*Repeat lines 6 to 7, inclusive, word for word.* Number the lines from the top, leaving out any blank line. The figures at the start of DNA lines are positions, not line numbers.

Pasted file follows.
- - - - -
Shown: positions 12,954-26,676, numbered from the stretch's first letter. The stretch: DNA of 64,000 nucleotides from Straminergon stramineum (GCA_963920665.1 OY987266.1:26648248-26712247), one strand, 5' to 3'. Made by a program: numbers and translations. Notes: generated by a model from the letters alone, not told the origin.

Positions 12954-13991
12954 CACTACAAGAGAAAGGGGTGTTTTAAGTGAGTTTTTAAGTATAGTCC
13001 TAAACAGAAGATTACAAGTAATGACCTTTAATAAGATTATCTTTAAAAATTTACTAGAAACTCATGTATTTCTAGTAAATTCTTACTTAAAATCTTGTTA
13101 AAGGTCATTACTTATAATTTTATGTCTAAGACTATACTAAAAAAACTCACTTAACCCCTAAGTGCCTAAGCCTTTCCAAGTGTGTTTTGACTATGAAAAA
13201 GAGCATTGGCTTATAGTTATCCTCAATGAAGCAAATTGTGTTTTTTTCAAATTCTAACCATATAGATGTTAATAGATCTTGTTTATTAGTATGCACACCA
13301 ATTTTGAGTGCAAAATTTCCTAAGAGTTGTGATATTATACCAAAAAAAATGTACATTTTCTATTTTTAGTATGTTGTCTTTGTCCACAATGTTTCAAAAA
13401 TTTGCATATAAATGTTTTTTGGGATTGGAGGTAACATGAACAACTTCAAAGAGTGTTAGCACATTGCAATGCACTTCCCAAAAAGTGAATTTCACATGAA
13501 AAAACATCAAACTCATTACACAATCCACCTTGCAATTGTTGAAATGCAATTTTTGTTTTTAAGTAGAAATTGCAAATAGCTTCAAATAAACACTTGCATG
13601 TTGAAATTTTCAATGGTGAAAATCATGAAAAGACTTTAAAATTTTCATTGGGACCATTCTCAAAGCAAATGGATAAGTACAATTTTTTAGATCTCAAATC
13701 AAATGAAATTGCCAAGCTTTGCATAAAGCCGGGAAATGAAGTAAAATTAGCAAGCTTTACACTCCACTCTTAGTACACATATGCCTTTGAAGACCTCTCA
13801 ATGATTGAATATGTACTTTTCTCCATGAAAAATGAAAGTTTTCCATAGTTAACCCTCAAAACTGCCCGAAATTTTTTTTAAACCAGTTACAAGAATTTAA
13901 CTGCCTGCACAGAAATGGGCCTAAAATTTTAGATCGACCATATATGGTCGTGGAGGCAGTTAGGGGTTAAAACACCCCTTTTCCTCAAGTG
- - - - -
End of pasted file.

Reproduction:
13201 GAGCATTGGCTTATAGTTATCCTCAATGAAGCAAATTGTGTTTTTTTCAAATTCTAACCATATAGATGTTAATAGATCTTGTTTATTAGTATGCACACCA
13301 ATTTTGAGTGCAAAATTTCCTAAGAGTTGTGATATTATACCAAAAAAAATGTACATTTTCTATTTTTAGTATGTTGTCTTTGTCCACAATGTTTCAAAAA